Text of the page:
As consumers continue to shop online at an increasing rate, due both to the impacts of the coronavirus and convenience, experts have warned retailers will face unprecedented shipping challenges as the holiday season quickly approaches. The expectation, in fact, is that retailers will not be able to ship at a rate that will meet consumer needs or fill the demand.
According to Greg Smith, executive vice president of claims at Berkley Asset Protection, an influx in delivery delays occurred due to a significant increase in the daily volume of packages shipped locally and globally during the pandemic. Volume, however, is not the only issue.
Shippers are also holding packages in possession for a much longer period of time which increases the opportunity for losses and makes it difficult for the sender to follow up and confirm delivery with the recipient. And at the same time, shipping companies have stopped obtaining signatures upon delivery in an effort to keep the public and its employees safe in accordance with social distancing guidelines.
“COVID-19 and the safety measures that the shipping carriers have to adhere to in order to continue to deliver packages and the increase in volume,” said Smith, are the root cause of delivery delays.
Smith noted that due to signature requirements not being enforced in the same manner they were pre-pandemic, especially on high-value packages, there has been a notable increase in lost and stolen packages as well as fraudulent claims that packages were not received resulting in refunds and product loss.
“The lack of signatures during COVID-19 is opening opportunities for a number of issues to develop,” said Smith. “Theft from the door and no accountability on delivery. It is hard to determine who is stealing these packages. There needs to be an “electronic handshake” of sorts that confirms delivery. I envision [technology] that connects the recipient to the driver and electronically provides a signature once the package is delivered to the proper person. The key is having the actual recipient of the package present and acknowledge the delivery, while still adhering to social-distancing guidelines.”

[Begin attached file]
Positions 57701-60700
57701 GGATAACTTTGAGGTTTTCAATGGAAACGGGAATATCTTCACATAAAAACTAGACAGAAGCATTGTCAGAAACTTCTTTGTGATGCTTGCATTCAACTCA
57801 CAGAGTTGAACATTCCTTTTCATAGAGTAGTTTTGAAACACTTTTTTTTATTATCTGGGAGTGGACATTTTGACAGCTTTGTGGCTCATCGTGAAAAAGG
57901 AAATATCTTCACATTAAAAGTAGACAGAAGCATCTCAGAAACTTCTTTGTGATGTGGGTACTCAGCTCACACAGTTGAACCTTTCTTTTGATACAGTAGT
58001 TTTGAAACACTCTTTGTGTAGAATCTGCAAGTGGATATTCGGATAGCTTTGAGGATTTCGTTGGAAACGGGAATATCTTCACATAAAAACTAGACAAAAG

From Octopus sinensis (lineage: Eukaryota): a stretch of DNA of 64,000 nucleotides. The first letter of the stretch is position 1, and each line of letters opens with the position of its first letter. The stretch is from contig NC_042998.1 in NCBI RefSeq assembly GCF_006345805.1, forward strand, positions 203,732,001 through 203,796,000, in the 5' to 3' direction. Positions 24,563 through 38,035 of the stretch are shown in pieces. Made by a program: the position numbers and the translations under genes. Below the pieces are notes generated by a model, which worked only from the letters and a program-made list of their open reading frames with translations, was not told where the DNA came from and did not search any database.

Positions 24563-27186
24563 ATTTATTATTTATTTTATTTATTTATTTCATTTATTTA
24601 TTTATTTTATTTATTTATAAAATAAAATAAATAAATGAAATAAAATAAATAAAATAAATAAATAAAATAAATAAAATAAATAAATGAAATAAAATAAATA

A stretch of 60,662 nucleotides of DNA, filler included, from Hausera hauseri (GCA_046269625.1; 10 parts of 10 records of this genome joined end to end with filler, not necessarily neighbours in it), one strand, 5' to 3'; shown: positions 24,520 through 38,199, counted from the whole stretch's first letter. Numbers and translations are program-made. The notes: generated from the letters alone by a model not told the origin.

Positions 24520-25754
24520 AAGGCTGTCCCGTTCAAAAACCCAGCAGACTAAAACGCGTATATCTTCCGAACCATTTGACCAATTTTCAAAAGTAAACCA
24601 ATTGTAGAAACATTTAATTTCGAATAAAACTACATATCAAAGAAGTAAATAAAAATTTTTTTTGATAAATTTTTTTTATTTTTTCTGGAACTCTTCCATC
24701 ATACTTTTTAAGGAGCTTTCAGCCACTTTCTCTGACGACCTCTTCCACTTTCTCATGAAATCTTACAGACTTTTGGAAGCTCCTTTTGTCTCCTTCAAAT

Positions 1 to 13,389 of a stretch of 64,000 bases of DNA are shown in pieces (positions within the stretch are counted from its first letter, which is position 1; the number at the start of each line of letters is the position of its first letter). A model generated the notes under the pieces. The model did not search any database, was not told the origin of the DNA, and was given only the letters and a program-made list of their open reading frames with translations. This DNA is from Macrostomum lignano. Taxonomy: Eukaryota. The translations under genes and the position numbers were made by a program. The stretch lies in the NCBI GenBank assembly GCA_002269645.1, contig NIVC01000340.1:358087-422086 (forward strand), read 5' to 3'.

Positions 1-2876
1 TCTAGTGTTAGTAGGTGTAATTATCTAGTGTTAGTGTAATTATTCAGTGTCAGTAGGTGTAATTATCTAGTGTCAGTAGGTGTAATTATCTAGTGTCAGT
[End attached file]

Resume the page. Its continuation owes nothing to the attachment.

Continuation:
And USPS shipping has been under specific struggles as it undergoes challenges with federal budgets and staffing issues. According to Smith, these challenges have resulted in slow and delayed delivery.
“Normal turnaround time is not being met,” said Smith. “It is important to give the clients reasonable expectations. [Retailers should] be mindful of the increased volume during the general election as well as the holidays.”
Moreover, international shipping delays are also causing supply chain and manufacturing delays for product deliveries by retailers. According to Smith, many of Berkley Asset Protection’s customers have seen a delay in obtaining materials and goods needed to manufacture and fulfill orders.
To be prepared for the holiday shopping season and ensure timely delivery to customers, Smith told WWD it is important that retailers “establish a holiday shipping plan as early as possible and maintain a shipping log.”
This planning, said Smith, should include, “having dedicated staff that handles shipping; this includes packing and tracking the shipment and calling the customer to confirm delivery, communicating clearly with the customers around shipping terms and dates, sending the client the tracking number and asking them to make sure they are home for the delivery, and identifying and reporting any missing packages as soon as possible, the quicker they are reported the more likely they can be recovered.”
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